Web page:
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Title: How do Indian and Pakistani women in the community talk about domestic violence? : a discourse analysis
Author: Jeevan, Shopna Sri Ranga
ISNI:       0000 0004 2701 0540
Awarding Body: University of East London
Current Institution: University of East London
Date of Award: 2009
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This research aimed to consider how South Asian women in the community talked about 'domestic violence', attending to their understanding of domestic violence and their construction of those who experienced domestic violence. A qualitative study was conducted in which seven South Asian women who did not have previous experience of domestic violence (that is women from a nonclinical population) were individually interviewed. A discourse analysis was then undertaken. The discourse analysis focused on the 'interpretative repertories' which women used in their interactions with the researcher. It focused on how people use discursive resources and with what effects. This analysis highlighted that women who participated in the current research constructed domestic violence as being cultural. Tolerance and acceptance of domestic violence were understood as being part of women's role in South Asian culture. Women who experienced domestic violence were constructed as being responsible in some way for the violence that they experienced. Although these women were constructed as being powerless, they were positioned as being more responsible than men for maintaining a good family life, which led to the tolerance and acceptance of violence. However, in contrast, men were constructed as being powerful but not responsible for the impact that domestic violence had on the family. Based on the research findings, there appears to be imbalances between men and women in terms of power and responsibility, which seems to be grounded in their socially constructed gender roles. The present research suggests that there appears to be no image of 'the couple' in South Asian relationships (particularly for individuals involved in domestic violence), instead men and women were constructed as individuals with different roles. This has implications for clinical practice. Further implications relating to mental health service provision and community interventions are also discussed.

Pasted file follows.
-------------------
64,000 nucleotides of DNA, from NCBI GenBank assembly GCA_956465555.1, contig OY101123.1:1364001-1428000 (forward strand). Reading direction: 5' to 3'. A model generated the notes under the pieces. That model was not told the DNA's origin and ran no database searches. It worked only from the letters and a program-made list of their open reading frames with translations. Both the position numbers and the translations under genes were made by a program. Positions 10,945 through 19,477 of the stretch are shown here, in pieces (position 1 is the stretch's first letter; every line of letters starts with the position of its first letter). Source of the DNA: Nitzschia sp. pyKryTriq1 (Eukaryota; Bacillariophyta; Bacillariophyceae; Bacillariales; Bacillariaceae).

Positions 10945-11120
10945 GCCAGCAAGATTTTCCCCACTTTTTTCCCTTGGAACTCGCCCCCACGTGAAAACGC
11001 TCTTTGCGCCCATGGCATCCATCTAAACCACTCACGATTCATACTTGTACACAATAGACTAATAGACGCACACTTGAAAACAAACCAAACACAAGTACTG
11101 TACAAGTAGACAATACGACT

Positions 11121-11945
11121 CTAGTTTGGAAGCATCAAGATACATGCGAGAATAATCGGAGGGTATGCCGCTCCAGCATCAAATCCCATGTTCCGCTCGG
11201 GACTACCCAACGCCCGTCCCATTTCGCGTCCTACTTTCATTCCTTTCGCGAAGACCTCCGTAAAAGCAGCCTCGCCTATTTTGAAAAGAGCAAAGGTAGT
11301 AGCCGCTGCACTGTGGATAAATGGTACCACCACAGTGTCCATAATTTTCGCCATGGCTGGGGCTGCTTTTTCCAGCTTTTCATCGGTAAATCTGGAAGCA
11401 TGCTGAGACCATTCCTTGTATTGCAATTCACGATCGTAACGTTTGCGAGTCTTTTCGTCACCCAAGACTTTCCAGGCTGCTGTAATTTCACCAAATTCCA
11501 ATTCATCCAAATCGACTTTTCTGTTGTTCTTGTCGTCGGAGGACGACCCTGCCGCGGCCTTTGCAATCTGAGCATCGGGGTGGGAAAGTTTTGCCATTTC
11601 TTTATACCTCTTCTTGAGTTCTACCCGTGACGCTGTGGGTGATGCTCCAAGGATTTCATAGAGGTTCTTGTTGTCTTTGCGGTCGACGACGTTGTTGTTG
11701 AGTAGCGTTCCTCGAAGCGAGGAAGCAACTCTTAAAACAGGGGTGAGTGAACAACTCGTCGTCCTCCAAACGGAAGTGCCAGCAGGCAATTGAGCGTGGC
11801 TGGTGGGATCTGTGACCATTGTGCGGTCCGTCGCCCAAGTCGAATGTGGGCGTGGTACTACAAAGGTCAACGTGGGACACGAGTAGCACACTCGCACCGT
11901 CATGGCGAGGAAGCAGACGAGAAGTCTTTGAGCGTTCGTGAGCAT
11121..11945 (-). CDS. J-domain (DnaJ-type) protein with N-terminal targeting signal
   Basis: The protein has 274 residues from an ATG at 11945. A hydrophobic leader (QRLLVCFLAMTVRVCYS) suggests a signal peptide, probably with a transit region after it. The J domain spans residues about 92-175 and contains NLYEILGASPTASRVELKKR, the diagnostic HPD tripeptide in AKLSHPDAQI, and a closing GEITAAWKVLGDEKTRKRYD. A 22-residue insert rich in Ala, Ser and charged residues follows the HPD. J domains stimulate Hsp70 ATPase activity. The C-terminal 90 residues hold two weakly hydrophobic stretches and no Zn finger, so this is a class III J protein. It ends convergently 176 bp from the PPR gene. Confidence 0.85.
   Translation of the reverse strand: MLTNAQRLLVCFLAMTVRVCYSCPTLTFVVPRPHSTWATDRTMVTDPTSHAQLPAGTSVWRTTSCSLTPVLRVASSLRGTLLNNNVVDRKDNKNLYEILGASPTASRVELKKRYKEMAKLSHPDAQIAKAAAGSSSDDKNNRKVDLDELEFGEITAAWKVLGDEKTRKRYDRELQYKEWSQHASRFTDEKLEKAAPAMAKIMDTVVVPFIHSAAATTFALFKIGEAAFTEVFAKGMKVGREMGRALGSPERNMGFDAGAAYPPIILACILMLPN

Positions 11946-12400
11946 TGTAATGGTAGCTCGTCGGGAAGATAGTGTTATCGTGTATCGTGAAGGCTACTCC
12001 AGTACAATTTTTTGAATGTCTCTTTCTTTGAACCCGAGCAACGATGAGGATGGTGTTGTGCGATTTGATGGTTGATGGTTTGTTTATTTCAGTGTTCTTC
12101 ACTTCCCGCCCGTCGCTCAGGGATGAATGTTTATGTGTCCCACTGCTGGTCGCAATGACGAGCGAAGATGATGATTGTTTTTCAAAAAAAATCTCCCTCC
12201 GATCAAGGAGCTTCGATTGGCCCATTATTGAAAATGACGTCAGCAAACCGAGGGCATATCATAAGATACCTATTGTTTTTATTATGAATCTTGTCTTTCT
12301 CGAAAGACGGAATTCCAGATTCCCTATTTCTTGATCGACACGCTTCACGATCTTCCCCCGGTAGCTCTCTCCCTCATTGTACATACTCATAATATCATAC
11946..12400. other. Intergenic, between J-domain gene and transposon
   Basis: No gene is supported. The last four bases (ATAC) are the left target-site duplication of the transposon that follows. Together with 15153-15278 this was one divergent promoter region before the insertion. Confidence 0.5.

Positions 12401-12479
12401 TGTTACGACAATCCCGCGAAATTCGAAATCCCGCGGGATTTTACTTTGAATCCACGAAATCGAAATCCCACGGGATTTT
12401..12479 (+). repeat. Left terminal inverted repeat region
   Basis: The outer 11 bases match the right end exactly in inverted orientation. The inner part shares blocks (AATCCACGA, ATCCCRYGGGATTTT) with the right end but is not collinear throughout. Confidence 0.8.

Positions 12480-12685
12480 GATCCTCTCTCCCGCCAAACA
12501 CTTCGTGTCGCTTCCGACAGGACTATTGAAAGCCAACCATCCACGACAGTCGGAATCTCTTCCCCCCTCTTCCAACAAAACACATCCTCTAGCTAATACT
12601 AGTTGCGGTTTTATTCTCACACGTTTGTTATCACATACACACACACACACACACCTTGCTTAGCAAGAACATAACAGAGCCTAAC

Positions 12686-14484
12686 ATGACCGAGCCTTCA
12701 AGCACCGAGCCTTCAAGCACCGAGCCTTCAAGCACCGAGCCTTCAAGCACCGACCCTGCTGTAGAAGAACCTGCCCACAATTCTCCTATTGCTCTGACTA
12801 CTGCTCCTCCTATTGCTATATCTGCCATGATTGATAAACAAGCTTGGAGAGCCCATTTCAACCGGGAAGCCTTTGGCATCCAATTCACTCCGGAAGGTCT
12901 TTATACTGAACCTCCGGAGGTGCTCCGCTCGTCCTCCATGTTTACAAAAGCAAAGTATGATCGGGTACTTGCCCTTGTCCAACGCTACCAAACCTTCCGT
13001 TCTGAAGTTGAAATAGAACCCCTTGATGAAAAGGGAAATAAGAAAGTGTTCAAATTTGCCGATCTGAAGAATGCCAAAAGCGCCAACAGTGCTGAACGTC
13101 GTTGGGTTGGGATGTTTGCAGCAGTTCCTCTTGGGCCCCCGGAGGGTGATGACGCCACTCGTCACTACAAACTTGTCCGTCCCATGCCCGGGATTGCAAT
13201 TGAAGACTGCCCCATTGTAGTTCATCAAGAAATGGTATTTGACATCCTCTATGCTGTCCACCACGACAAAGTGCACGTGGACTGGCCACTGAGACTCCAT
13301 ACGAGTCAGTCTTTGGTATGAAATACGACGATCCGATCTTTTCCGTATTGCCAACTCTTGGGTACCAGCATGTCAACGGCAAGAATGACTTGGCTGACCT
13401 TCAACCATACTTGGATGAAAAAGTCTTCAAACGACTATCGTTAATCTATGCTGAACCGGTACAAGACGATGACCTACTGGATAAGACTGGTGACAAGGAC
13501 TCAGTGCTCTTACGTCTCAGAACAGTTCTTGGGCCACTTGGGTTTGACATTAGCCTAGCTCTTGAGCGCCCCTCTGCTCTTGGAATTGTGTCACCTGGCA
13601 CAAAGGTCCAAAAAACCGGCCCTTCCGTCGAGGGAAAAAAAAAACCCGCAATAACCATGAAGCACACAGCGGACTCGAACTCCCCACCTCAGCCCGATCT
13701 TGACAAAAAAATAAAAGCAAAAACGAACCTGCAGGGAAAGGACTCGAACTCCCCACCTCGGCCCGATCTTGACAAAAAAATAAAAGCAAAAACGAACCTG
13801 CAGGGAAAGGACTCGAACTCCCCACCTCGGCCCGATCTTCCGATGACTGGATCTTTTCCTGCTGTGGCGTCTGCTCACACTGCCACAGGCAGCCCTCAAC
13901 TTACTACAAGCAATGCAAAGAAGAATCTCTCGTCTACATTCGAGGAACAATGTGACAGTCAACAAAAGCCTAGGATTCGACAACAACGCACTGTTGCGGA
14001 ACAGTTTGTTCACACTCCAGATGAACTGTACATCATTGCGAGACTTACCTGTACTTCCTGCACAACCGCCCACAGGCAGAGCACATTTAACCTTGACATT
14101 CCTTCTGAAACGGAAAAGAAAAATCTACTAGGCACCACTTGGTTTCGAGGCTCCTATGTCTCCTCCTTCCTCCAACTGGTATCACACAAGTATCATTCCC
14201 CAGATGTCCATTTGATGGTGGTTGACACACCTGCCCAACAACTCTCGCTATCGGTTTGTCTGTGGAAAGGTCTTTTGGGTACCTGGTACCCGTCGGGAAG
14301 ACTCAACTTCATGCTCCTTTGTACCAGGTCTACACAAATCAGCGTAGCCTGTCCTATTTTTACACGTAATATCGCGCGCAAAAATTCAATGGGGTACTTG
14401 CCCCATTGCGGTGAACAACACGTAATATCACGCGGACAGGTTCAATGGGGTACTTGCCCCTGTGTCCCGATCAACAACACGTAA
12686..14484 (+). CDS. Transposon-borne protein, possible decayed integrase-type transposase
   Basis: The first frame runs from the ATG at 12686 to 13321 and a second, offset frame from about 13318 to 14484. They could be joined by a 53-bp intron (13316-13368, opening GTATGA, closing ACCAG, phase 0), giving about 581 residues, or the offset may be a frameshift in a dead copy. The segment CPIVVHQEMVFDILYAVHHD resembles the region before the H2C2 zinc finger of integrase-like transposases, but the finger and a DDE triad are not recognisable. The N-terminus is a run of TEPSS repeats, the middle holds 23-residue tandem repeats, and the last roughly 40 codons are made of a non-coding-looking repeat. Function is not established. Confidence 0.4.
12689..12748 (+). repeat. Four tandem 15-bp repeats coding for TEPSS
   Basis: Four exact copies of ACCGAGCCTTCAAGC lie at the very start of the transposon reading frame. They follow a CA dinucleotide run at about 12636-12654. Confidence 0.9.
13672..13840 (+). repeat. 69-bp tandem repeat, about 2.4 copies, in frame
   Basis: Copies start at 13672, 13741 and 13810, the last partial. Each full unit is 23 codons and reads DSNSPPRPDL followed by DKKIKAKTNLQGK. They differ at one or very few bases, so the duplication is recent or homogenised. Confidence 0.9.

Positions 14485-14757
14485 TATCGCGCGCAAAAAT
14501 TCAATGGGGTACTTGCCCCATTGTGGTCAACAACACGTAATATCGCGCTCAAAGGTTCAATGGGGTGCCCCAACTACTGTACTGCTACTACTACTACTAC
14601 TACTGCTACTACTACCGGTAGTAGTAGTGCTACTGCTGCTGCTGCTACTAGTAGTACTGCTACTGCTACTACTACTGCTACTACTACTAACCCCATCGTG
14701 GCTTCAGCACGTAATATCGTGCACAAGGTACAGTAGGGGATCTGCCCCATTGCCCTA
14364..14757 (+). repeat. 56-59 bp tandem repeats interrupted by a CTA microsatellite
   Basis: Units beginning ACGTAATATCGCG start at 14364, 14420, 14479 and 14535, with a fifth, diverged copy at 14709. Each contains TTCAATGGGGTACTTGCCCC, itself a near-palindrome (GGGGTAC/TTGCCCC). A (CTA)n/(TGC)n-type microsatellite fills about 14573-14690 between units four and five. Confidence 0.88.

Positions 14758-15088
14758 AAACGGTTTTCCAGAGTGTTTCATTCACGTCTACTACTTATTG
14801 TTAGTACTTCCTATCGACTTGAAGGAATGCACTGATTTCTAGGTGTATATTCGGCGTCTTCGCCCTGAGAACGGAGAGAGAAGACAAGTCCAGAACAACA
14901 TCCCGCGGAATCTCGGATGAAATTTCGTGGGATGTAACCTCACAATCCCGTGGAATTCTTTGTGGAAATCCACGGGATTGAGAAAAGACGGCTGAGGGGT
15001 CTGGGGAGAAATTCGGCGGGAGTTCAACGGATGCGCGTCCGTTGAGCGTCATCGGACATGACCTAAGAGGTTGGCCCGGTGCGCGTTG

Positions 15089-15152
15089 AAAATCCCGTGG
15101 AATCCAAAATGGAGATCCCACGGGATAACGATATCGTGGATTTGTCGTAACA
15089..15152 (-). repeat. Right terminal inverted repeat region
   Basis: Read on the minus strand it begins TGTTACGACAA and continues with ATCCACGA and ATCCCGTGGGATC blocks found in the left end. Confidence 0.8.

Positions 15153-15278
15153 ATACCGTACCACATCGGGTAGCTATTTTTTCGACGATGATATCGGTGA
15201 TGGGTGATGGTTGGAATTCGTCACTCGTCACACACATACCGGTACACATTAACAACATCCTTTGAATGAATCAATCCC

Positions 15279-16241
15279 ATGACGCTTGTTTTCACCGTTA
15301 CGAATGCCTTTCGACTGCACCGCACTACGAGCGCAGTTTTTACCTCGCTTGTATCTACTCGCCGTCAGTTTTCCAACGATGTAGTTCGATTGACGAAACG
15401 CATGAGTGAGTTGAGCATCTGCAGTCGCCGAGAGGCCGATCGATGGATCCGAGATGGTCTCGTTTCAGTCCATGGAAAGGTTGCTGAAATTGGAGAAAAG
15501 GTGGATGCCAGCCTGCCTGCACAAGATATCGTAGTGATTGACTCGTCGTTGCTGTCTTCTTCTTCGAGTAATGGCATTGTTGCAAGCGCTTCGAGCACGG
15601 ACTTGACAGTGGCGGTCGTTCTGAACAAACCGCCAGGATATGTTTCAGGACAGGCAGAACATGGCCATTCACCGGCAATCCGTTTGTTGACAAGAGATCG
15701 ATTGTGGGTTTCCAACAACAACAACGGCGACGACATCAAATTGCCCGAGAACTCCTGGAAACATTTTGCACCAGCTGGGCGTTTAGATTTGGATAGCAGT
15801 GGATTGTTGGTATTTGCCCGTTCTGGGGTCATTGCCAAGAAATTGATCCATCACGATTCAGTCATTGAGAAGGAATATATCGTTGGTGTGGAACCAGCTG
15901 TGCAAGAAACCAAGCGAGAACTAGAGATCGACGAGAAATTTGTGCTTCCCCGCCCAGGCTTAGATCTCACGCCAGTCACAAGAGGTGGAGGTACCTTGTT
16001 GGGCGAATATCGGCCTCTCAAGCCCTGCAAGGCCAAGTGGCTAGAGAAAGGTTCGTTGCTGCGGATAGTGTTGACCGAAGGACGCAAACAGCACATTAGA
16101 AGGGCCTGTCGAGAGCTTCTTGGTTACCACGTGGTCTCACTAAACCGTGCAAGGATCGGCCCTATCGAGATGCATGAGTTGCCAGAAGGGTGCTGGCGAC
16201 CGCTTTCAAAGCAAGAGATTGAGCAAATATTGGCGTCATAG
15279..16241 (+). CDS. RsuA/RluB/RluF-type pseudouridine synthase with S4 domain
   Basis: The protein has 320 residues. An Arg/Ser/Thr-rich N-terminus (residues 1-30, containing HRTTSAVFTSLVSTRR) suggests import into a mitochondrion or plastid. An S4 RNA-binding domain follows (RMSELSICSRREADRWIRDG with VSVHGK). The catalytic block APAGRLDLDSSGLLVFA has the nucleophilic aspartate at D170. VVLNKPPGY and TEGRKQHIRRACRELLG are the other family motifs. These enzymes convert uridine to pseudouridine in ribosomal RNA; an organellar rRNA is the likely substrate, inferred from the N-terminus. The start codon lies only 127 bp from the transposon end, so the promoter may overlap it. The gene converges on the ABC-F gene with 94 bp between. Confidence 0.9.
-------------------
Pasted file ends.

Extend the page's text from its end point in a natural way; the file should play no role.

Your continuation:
Supervisor: Not available Sponsor: Not available
Qualification Name: Thesis (D.Clin.Psy.) Qualification Level: Doctoral
EThOS ID:  DOI: Not available